The run up to the European elections has unfortunately been dominated by negative discussions about immigration and free movement. As harsh austerity measures bring service cuts and reduced living standards, there are calls to pull out of Europe altogether, and scapegoat those from other EU countries for the poverty people face. Yet in reality the right to work or retire elsewhere in Europe is one of the many benefits of the EU – enjoyed by 1.8 million British citizens, including 400,000 on state pensions. The polarisation of the debate leads to many of the cross-border issues we are facing – where working together in the European Parliament is really making a difference – being overlooked. Chief amongst these is the need to build a more age friendly society. For those of us committed to a social Europe, there is everything to play for in this election.
Rather than rebuilding barriers between citizens, ending discrimination is one of the keys to creating a positive, sustainable future for Europe – and this includes tackling age related discrimination and stereotypes. With over 150 million senior citizens in Europe, and the proportion of the population over 50 on the rise, this is an immensely diverse group of people – and the business case for age diversity at work is a strong one – yet so many still face discrimination in the workplace. Instead of boxing people off into different age groups, we must work together to make the most of our collective talents – across cultural, gender and generational divides.
The European Parliament can lead the way in bringing about cultural change – and continues to have an important role to play in driving forward legislative changes needed to help tackle age discrimination. This includes the draft Directive on implementing the principle of equal treatment – first proposed by the Commission in 2008, which has been languishing in the long grass for too long.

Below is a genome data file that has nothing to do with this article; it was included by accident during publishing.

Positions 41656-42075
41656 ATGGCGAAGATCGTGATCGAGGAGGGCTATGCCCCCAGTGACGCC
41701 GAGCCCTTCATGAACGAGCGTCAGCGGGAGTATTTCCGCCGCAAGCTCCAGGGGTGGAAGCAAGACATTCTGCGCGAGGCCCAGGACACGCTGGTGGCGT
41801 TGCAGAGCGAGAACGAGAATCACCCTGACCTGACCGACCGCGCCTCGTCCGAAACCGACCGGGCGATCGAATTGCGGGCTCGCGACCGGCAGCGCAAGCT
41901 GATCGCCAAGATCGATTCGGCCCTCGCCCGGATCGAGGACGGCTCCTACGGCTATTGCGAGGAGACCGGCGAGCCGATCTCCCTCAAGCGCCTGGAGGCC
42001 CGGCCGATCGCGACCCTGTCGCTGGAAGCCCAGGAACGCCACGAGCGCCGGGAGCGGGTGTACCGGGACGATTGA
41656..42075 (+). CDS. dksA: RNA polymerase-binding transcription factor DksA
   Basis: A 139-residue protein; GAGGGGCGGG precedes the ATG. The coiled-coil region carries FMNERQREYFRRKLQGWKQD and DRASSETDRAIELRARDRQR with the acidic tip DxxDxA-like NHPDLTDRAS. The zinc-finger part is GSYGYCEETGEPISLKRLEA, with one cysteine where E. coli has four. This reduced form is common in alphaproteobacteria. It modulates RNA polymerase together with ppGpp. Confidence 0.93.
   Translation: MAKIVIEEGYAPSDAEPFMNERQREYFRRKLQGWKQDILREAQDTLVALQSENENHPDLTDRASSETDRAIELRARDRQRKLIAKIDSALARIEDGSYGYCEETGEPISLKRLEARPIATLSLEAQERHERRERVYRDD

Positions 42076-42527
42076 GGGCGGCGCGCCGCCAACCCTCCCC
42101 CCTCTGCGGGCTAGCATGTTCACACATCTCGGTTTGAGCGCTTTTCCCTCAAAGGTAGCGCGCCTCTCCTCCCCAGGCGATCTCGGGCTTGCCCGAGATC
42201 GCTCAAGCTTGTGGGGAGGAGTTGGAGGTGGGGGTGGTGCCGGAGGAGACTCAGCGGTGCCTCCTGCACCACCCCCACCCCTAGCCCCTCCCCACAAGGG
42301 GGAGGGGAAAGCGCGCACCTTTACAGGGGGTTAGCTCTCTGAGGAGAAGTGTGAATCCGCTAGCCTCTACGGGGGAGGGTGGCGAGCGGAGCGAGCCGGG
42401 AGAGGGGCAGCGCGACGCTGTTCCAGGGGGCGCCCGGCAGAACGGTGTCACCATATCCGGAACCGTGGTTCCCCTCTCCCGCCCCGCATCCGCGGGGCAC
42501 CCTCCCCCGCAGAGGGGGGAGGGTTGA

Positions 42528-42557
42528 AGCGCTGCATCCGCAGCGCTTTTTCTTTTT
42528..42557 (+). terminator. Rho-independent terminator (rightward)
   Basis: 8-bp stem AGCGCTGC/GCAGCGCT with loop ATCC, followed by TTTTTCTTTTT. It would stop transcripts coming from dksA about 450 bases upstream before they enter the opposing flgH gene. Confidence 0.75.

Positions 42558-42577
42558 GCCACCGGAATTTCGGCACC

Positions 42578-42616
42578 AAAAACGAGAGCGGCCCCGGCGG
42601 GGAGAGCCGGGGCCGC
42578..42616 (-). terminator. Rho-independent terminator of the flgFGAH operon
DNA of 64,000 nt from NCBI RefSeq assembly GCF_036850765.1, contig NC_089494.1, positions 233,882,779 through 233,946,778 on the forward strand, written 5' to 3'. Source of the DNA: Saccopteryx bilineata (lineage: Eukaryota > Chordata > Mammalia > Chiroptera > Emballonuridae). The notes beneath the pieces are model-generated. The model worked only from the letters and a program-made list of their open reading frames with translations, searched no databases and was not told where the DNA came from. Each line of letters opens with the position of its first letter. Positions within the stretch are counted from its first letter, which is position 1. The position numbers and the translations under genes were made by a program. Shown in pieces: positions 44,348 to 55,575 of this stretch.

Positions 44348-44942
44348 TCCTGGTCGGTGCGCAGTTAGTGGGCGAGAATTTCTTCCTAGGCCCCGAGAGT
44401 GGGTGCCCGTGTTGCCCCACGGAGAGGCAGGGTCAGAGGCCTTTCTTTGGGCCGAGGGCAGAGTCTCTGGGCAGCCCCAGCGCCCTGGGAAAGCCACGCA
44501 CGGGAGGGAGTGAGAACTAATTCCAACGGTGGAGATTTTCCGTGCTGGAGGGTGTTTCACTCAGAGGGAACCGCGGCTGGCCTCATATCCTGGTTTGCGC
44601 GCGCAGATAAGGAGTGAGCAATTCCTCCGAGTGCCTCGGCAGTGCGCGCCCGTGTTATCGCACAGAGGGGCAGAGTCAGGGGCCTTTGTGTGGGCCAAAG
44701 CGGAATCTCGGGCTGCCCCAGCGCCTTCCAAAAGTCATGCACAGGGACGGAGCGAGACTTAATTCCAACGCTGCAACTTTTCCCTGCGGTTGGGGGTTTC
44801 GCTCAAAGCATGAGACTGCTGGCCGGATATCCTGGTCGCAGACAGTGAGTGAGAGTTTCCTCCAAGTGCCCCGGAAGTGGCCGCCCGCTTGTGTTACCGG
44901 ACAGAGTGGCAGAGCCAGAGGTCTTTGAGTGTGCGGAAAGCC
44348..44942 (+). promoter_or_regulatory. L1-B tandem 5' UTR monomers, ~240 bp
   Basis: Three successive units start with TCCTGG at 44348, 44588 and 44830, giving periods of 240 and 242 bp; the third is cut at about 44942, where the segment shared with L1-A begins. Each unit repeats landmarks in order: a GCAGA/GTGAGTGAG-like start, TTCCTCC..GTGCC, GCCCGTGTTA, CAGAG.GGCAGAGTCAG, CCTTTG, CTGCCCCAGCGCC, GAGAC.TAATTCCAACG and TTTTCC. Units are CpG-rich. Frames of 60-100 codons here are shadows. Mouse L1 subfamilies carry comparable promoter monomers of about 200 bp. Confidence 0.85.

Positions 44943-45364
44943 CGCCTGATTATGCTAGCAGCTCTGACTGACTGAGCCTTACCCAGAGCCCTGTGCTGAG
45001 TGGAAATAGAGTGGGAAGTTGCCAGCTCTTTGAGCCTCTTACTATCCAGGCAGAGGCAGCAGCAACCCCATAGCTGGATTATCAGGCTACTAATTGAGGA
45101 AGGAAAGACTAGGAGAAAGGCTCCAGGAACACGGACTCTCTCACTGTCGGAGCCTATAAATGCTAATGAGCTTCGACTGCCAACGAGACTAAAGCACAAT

Part of building an age friendly Europe means making sure older people are involved in the research and development of policy that affects them. As a member of the European Parliament’s Intergroup on Ageing and Intergenerational Solidarity, I’m committed to promoting the interests of all ages in the European Parliament, and increasing participation of citizens from all walks of life in the democratic process. The more involved people are, the easier it is to tackle the challenges and fight for a fairer society.
When it comes to discussing human rights, age is often overlooked, but the right for all citizens to live with respect and dignity, free from poverty, is something we cannot take for granted. This has never been truer than in this age of austerity when many older people are struggling with rising costs of food and energy, and cuts damage many of our important social protections. The EU has a role in establishing the right of all citizens to an adequate, safe and sustainable pension, wherever in Europe they choose to live.
Last term, as a member of the Employment and Social Affairs Committee, I wrote a report on access to care services in a time of crisis, which had a particular focus on the impact of austerity measures on vulnerable groups. The report included a raft of proposals to ensure care is not a victim of the cuts – including anti-discrimination measures, better dialogue between governments and care providers, and plans for an EU Directive on carer’s leave to ensure the crucial role of the ‘friends and relatives army’ is recognised. I’m pleased to say the European Parliament backed the report, sending a clear message to the Commission to be taken forward next term.
There are a lot of challenges ahead for Europe – but these are issues which know no borders and rather than pulling back, we need to move forward in solidarity and build a positive, social Europe where all citizens are treated with equal respect. I fully support the aims of the AGE Manifesto for the European Parliament elections 2014 and hope to help take forward these aims next term.